"energy for space heating : 30 kWh/m2 for houses, or
    20 kWh/m2 for flats ... Assessed from box no.99 of the SAP worksheet...."

    "50% of the dwellings annual energy demand for water heating .. from heat recovery and/or renewable sources... assessed by a SAP spreadsheet"

    There are also requirements for water saving, accessibility/adaptability, noise, daylight, security, outdoor space, deconstuctability with criteria how to assess them.

    As this determines whether you will get planning permission or not, it has to be defined tightly enough that it could withstand a planning appeal.
    •  
      CommentAuthordjh
    • CommentTimeJul 23rd 2019
     
    I don't think Tony and I are disputing how planning policies are stated. We're just saying we think it would be better if they were in terms of kWh/m2/a rather than CO2 instead.
  3.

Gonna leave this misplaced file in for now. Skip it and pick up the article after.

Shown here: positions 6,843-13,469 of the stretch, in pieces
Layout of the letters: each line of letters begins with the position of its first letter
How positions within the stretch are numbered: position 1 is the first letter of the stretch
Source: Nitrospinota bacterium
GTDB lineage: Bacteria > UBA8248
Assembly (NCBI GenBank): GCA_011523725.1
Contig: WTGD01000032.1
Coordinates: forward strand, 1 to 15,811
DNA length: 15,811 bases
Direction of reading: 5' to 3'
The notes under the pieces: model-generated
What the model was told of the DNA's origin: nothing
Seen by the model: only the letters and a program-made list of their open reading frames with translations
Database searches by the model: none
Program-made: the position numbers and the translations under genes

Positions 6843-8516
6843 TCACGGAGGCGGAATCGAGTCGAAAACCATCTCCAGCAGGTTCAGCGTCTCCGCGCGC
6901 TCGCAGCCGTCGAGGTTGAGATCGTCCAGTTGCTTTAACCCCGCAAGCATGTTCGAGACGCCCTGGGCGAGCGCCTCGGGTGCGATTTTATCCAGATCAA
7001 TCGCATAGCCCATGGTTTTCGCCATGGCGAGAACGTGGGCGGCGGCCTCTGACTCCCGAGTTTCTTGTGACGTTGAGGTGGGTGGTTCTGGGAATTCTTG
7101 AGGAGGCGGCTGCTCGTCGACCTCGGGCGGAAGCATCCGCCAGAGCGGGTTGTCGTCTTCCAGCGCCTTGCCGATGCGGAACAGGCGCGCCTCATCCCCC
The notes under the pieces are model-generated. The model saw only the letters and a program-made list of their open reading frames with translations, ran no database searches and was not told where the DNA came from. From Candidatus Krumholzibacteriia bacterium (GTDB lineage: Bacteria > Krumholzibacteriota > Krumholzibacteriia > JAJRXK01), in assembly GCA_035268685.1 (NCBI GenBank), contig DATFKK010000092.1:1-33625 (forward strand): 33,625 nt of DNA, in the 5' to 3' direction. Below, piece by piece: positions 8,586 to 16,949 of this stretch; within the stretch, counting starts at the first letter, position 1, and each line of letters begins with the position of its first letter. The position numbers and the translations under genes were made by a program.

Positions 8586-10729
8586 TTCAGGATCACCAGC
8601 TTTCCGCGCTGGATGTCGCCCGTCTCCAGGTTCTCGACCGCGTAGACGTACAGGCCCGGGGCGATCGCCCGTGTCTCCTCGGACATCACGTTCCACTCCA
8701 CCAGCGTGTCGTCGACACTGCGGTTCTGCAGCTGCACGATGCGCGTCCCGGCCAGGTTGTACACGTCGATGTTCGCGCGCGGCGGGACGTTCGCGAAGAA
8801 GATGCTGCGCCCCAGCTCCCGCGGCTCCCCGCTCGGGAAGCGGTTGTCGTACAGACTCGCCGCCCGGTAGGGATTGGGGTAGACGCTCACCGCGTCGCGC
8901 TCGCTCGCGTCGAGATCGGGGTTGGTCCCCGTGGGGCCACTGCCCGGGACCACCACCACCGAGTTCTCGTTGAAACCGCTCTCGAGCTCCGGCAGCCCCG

Well, obviously not all kWh/m2/a have the same GHG effects - a kWh/m2/a of heat-pump heat, is much better than a kWh/m2/a of electric resistance heating.

    But calculating the emissions does involve even more 'inconsistencies and conflicts', as Tony said. And the heating could be replaced several times in the building's lifetime.

    Each council is free to choose which approach to put in their planning policy, or they could sit on the fence like ours did and specify both! That was my point...

    Ideally this could be solved by tightening up Building Stds/Regs nationally, then local planning departments wouldn't have to take positions on this.
  4.  
    Posted By: WillInAberdeenWell, obviously not all kWh/m2/a have the same GHG effects - a kWh/m2/a of heat-pump heat, is much better than a kWh/m2/a of electric resistance heating.

    Err - no
    3 kWh /m2 of heat pump is the same as 3 kWh/m2 of electric resistance heating is the same GHG emissions in both cases. The fact that you get more useable heat from a heat pump doesn't alter the GHG of 3 kWh/m2